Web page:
KKK fliers appear in Canonsburg

April 30, 2014
This is one of the Ku Klux Klan fliers posted in Canonsburg. - Emily Petsko / Observer-Reporter Order a Print

CANONSBURG – Keith Skirpan was at work when he heard the news that a Ku Klux Klan member, cloaked in darkness, distributed “crime watch” fliers throughout Canonsburg about 2:30 a.m. Wednesday.

The fliers, placed on vehicles and stapled to utility poles on the east end of town, claimed to provide a solution to drug-filled streets, rampant crime and ineffective police.

And while Skirpan wasn’t one of the residents who woke up to find a flier on his car, he was still outraged by the act.

“I am tired of drugs on our streets, but this is not the answer,” Skirpan commented online. “Hate groups are disgusting. I hope they find who posted these and get them out of our town with the drugs.”

His sentiment was shared by many residents who took to social media to decry the white supremacy group’s call to “take a stand” and “join the Klan.”

Canonsburg Mayor Dave Rhome said he believes this is an isolated incident. He does not know if a local resident distributed the fliers.

“I think it’s someone that’s doing a membership drive,” Rhome said. “Other than that, I don’t think there’s anything to it. We don’t want to give it credibility.”

Rhome added that “it’s not against the law to pass out a brochure,” but fliers are prohibited from being posted on telephone poles. Placing the fliers on vehicles also could be considered tampering with property.

Police Chief R.T. Bell also said he doesn’t know if a borough resident is behind the fliers, but he was surprised that the person would “sneak in at night” instead of seeking full publicity.

Two phone numbers for a 24/7 hotline were listed on the flier, and those numbers have North Carolina and Virginia area codes. An automated message for the Virginia-based hotline described the Loyal White Knights group as “the most active Klan in America” and quoted several Bible verses to explain the group’s ideology.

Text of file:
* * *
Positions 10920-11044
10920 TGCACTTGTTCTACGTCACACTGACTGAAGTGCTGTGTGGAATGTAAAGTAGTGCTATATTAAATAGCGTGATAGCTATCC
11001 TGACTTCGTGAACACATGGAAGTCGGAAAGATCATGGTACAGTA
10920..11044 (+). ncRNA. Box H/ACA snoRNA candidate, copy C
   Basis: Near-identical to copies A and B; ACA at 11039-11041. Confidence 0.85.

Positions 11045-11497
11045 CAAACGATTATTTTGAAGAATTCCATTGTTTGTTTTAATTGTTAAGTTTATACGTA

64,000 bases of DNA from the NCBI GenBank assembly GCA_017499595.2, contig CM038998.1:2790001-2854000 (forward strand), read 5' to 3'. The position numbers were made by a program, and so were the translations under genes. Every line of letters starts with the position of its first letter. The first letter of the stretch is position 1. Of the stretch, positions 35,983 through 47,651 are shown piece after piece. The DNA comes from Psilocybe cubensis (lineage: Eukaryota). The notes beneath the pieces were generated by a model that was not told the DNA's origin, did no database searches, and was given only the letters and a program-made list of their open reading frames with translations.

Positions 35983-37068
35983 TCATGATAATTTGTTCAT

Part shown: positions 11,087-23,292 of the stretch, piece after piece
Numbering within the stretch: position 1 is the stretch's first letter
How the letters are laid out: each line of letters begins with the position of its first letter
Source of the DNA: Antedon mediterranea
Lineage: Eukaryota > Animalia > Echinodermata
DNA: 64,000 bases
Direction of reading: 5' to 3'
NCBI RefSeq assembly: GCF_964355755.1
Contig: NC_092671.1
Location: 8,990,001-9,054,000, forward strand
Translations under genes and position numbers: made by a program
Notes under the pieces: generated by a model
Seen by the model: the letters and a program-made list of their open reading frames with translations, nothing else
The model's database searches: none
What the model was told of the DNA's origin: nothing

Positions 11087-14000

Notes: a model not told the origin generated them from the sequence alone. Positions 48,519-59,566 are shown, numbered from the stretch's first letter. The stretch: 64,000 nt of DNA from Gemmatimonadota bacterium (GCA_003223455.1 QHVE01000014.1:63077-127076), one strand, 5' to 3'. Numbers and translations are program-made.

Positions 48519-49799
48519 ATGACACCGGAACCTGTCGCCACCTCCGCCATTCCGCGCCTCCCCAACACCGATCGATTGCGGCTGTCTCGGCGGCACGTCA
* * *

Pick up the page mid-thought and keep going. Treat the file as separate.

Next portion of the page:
No one responded to a reporter’s message left on that hotline number Wednesday.

This was not the first time KKK fliers have cropped up in the area. Local media reported that identical fliers were posted on telephone poles last month throughout Emsworth Borough in Allegheny County. And in Fairview Township, York County, one branch of the KKK formed a neighborhood watch group in response to home break-ins, according to PennLive’s website.

Frank Ancona, the organization’s imperial wizard and president, told PennLive, “It’s just like any neighborhood watch program. It’s not targeting any specific ethnicity. We would report anything we see to law enforcement,”

Robert Griffin, president of the Washington branch of NAACP, said it’s “disingenuous” for KKK groups to establish crime watch programs when historically, the group has “a long history of terrorizing and even murdering people of color.”

Griffin said he does not believe the group has a presence in Washington County, but he still thinks the community needs to come together and redouble their efforts to combat racism.

“Unfortunately, it’s just another reminder that racism and bigotry are alive and well in our community and really across the nation,” Griffin said. “I think the current political and social climate of our country has kind of set the stage for this bigotry.”

Emily Petsko joined the Observer-Reporter as a staff writer in June 2013. She graduated from Point Park University with a dual bachelor's degree in journalism and global cultural studies.

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